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At Harford vigil, community remembers revered basketball player, 24-year-old Jaqhawn Walters

"Every time we even think about that guy it’s something that is only a positive.” Walters graduated from Albertus Magnus before going overseas to play pro ball.

HARTFORD, Conn. — A community is in mourning after a Hartford basketball player and college graduate was being gunned down Saturday afternoon.

Sunday, hundreds of people remembered, 24-year-old Jaqhawn Walters

Swarms of friends and loved ones gathered on Main Street and Rosemont, each mourning in their own way whether it be by candlelight or showcasing their love in an ATV and motorcycle parade.

Walters died Saturday afternoon after being shot during an altercation with 33-year old Jason Stone, who police say turned himself in moments after the shooting.

Although Stone turned himself in community members say the pain is still present as they remember his life.

Kwency Critenden, “People say heartbeat of Hartford… that is  literally him.”

Kareem Brown said, “It touched the whole city, maybe even Connecticut.”

The comments continue as yet another man, Steven Samuels said, “You know it’s tough for us, every time we even think about that guy it’s something that is only a positive... positive memory.”

According to people gathered Sunday night, Walters’s memory will never die.

Walters was a revered basketball player graduating from Albertus Magnus College before going overseas to play professional basketball.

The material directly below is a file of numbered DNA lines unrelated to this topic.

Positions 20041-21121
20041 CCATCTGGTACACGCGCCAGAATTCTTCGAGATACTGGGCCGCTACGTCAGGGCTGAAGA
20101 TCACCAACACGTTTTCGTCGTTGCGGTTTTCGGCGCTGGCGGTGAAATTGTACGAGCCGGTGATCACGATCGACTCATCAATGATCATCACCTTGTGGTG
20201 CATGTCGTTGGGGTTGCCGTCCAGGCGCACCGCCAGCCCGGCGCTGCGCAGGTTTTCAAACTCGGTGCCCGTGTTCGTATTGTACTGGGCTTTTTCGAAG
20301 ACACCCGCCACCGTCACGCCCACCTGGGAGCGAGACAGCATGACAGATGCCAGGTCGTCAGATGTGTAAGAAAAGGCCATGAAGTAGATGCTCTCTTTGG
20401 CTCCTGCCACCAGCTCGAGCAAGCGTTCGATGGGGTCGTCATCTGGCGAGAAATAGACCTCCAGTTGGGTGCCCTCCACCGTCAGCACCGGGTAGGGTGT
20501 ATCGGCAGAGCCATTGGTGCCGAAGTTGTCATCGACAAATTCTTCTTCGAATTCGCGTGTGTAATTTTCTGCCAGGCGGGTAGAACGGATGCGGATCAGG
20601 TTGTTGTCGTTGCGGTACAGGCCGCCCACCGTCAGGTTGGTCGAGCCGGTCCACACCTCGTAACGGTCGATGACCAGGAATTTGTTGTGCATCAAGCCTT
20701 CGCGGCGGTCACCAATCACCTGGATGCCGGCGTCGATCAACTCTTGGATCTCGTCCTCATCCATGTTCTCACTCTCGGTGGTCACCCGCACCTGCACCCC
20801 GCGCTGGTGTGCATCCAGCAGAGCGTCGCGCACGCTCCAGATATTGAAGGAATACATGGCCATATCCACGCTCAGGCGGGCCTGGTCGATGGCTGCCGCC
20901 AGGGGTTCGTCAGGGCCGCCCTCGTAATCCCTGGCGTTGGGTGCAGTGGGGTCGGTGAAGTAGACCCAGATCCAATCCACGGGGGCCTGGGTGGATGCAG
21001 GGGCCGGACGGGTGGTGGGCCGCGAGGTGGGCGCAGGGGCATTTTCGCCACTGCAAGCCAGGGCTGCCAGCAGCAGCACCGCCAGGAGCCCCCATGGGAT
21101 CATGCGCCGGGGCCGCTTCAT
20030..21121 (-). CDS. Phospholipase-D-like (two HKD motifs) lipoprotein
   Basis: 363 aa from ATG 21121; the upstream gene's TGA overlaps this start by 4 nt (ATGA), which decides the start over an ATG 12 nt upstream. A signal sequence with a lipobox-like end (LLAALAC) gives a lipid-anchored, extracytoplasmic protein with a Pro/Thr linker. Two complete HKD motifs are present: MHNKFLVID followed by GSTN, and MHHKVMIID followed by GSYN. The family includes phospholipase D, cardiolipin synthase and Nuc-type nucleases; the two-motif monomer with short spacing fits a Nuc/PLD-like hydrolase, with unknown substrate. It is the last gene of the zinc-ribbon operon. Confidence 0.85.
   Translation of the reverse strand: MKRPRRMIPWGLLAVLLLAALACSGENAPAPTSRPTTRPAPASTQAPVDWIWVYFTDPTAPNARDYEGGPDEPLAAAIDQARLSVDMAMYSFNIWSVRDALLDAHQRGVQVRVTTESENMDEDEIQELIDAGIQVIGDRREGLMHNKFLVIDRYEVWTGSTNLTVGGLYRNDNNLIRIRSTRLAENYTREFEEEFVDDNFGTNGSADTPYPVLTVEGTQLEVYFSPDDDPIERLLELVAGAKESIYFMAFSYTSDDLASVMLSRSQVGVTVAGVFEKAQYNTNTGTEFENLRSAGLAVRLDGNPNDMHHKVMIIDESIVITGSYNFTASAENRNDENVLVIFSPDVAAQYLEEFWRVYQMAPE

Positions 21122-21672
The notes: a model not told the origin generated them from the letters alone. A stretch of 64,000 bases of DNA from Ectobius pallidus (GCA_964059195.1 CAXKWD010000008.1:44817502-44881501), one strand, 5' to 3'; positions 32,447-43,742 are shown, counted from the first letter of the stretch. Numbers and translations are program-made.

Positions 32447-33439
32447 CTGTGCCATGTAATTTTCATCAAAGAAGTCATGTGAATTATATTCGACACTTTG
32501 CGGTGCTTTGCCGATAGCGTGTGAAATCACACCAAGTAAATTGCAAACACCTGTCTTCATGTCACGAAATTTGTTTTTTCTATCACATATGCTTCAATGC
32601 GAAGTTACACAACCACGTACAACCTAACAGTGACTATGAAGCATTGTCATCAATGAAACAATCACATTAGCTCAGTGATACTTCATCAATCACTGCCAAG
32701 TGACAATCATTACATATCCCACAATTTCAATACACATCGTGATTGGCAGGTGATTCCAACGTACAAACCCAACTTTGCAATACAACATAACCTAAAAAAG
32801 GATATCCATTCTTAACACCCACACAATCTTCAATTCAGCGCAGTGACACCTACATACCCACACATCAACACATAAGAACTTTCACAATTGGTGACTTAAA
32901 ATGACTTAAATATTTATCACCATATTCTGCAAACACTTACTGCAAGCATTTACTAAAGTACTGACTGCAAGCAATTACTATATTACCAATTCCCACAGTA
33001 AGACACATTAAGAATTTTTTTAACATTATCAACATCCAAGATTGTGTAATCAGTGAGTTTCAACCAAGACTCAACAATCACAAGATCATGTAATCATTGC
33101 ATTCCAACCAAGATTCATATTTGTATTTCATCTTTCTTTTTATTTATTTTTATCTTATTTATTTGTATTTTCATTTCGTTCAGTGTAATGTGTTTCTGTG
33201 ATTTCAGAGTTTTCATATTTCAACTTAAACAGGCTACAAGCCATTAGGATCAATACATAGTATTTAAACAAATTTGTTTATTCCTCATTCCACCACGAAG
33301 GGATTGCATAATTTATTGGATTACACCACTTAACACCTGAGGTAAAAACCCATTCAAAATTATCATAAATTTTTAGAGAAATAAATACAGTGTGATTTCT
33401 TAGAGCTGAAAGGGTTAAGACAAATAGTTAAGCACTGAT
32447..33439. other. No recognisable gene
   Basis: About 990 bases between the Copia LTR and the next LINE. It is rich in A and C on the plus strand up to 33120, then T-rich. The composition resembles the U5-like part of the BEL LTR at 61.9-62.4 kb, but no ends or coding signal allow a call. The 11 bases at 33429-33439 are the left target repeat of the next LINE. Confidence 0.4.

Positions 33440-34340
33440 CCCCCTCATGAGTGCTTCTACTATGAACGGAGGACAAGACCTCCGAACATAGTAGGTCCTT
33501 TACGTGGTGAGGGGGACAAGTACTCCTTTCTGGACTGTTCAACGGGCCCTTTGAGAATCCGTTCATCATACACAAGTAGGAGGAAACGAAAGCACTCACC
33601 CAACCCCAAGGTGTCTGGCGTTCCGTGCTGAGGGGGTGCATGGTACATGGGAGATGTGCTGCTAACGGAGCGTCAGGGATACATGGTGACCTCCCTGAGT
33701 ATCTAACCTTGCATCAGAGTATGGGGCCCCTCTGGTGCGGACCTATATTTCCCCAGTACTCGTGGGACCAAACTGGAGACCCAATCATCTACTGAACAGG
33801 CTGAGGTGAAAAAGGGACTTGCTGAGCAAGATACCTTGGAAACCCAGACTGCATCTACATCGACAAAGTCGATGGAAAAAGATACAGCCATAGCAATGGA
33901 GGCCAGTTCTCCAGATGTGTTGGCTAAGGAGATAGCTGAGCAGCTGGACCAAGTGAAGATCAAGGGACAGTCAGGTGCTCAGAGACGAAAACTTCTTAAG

Albertus Magnus sent out a statement that says in part:

“For those of us fortunate enough to know Jaqhawn, or “JQ” as he was affectionately known to so many, we remember his beaming smile and larger than life personality, bringing joy to everyone around him, whether it was on the basketball court, in the classroom, or in spaces across our campus.” 

“Electrifying, you know he was the type of dude that could do it all get to the cup, score at Will but always have a positive attitude,” said Samuels.

It was that attitude that people say made Walters so special turning from basketball player to a legend which is the reason people say they still can’t believe this happened.

Brown said, “It doesn’t feel real like he is supposed to be here right now.”

Samuels said, “Once somebody gave me that call... I slammed my phone on the ground, I slammed it on the ground I didn’t want to hear that.”

Citenden said, “I didn’t understand because I was just on the phone with him two nights ago... I didn’t get it.”

Now all people have are the memories left behind.

Stone is currently being held on a one million dollars bond and being charged with one count of murder.